Californians are being told the defeat of Proposition 30 would be the end of the world.
But the truth is that the defeat of 30 might be a beginning: The beginning of a big -- and much delayed -- debate over bigger reform in the state.
That debate is likely to start with a big argument about the state's tax system.
U.S. & World
Over the past few years, there have been two major efforts to remake the tax system. One, a state commission appointed by Gov. Arnold Schwarzenegger and the legislature, came up with a plan. So did the Think Long Committee for California, convened by billionaire Nicolas Berggruen.
The plans were similar. Each group proposed to expand the tax base while attempting to lower rates. The state commission proposed a new kind of tax called a business net receipts tax. Think Long proposed expanding the current sales tax, which now covers only goods, to include services as well.
One person who was on both bodies, Gerry Parsky, spoke last week at a conference put on by the Public Policy Institute of California. Parsky indicated he would pursue a similar plan if Prop 30 loses.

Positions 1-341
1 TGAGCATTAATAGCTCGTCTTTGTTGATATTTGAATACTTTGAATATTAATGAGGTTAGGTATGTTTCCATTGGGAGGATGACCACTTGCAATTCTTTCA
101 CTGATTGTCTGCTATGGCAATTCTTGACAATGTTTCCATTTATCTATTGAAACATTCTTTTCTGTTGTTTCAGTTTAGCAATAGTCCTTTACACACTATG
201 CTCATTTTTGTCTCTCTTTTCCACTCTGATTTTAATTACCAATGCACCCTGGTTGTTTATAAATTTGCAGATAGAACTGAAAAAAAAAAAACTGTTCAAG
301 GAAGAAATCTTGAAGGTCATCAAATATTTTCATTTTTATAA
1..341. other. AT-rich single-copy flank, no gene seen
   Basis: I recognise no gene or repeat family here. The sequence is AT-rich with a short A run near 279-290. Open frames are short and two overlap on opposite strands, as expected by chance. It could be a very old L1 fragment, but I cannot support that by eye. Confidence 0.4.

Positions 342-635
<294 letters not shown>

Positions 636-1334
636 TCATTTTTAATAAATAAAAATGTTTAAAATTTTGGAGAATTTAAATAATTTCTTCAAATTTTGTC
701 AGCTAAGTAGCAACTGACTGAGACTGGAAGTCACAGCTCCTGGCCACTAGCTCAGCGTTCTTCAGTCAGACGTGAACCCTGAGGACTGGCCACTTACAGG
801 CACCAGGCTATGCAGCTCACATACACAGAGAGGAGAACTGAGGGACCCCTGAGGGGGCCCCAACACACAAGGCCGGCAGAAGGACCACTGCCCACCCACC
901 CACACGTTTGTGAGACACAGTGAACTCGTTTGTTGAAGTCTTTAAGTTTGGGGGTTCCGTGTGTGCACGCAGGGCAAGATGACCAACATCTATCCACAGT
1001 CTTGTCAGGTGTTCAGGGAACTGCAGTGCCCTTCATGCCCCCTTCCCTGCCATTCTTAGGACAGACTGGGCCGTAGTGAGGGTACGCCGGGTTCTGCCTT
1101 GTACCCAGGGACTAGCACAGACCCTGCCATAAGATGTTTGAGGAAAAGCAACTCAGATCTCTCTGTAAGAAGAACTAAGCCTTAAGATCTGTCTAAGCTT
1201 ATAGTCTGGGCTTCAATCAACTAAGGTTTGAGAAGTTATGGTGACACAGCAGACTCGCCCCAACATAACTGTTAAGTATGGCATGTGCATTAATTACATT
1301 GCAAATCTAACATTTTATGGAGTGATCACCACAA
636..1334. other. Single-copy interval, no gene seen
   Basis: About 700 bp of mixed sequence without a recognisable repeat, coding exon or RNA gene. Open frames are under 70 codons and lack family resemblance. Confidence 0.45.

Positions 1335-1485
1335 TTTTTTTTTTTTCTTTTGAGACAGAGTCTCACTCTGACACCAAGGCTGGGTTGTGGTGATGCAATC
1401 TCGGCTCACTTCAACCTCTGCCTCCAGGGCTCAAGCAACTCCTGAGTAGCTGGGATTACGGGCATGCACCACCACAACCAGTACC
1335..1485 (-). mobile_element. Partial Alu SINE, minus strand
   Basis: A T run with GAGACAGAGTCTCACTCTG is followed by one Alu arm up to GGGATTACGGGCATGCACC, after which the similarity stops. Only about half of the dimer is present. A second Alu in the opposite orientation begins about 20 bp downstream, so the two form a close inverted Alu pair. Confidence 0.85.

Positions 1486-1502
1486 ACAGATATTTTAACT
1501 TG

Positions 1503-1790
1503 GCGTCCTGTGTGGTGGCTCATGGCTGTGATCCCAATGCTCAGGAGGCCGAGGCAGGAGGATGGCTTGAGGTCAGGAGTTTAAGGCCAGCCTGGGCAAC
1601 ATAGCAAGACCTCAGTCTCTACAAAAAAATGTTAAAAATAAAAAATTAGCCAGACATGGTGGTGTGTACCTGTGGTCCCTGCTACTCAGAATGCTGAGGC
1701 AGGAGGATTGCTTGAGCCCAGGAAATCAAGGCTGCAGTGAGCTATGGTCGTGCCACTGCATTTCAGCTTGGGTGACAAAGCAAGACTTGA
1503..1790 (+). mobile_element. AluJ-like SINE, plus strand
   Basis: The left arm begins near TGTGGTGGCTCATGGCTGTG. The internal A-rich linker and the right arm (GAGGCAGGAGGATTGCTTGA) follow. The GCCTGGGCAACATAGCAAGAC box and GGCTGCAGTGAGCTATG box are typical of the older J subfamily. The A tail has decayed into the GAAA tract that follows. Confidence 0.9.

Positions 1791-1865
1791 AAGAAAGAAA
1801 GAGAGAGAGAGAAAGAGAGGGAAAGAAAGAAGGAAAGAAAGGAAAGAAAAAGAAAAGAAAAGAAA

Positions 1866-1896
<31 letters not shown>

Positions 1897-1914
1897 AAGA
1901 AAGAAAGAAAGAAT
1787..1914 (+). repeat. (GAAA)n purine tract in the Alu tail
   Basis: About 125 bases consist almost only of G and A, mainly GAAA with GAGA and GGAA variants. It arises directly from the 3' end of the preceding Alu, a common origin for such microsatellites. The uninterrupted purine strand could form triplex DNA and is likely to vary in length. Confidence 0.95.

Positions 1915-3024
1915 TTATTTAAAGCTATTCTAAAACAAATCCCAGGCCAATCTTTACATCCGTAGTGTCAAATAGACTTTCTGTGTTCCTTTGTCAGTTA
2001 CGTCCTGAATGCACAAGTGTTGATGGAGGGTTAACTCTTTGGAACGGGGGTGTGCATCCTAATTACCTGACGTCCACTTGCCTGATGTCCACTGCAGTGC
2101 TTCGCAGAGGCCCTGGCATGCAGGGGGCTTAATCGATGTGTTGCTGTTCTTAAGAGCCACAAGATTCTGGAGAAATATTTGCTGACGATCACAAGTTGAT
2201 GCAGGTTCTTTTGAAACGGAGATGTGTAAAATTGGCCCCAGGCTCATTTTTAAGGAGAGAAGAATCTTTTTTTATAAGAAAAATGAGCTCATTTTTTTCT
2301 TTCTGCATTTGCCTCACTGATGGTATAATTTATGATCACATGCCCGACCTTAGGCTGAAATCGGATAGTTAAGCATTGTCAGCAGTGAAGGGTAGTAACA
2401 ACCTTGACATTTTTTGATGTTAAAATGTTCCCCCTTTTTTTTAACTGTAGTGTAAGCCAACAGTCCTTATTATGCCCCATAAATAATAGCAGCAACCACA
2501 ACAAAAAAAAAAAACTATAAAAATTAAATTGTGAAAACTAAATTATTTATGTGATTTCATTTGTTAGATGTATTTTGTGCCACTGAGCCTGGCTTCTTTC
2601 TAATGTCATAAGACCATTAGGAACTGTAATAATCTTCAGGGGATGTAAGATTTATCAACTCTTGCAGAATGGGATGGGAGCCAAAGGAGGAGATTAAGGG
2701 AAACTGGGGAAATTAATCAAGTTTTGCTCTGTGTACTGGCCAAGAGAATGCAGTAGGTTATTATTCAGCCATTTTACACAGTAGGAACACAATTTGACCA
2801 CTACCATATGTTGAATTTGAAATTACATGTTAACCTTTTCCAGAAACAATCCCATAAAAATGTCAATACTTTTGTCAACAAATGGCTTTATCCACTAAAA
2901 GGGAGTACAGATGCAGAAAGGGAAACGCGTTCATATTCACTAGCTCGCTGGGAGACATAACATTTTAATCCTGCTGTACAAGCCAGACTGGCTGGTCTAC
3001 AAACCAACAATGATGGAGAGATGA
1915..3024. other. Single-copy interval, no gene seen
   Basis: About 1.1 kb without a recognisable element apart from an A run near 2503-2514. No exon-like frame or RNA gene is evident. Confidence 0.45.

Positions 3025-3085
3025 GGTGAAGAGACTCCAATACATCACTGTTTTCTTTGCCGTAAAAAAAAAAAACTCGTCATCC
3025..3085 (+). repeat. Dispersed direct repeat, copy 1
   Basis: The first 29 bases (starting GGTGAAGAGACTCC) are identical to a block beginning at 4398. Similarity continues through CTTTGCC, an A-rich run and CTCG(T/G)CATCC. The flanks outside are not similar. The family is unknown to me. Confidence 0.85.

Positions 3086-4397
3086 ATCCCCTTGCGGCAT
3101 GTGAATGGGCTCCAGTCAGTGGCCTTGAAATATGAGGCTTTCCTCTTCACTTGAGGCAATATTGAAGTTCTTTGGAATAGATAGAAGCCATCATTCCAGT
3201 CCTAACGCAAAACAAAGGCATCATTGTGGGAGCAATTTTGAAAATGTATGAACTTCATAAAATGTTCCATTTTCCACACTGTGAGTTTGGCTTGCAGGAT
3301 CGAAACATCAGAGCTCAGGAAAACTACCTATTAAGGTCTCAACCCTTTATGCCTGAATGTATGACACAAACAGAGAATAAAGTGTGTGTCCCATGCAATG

"That reform is waiting for Prop 30 to fail," Parsky said at the PPIC event.
But what if Prop 30 passes? Tax and other reforms would have a tougher road, since Brown and his backers would likely declare the state's budget and revenue problems solved (even though they wouldn't be, given the broken budget system and the fact that the tax revenues in Prop 30 are only temporary).
In this context, the choice over Prop 30 looks harder: Vote yes and grab some short-term revenues and fixes, or vote no and touch off a big, but scarier conversation about real reform.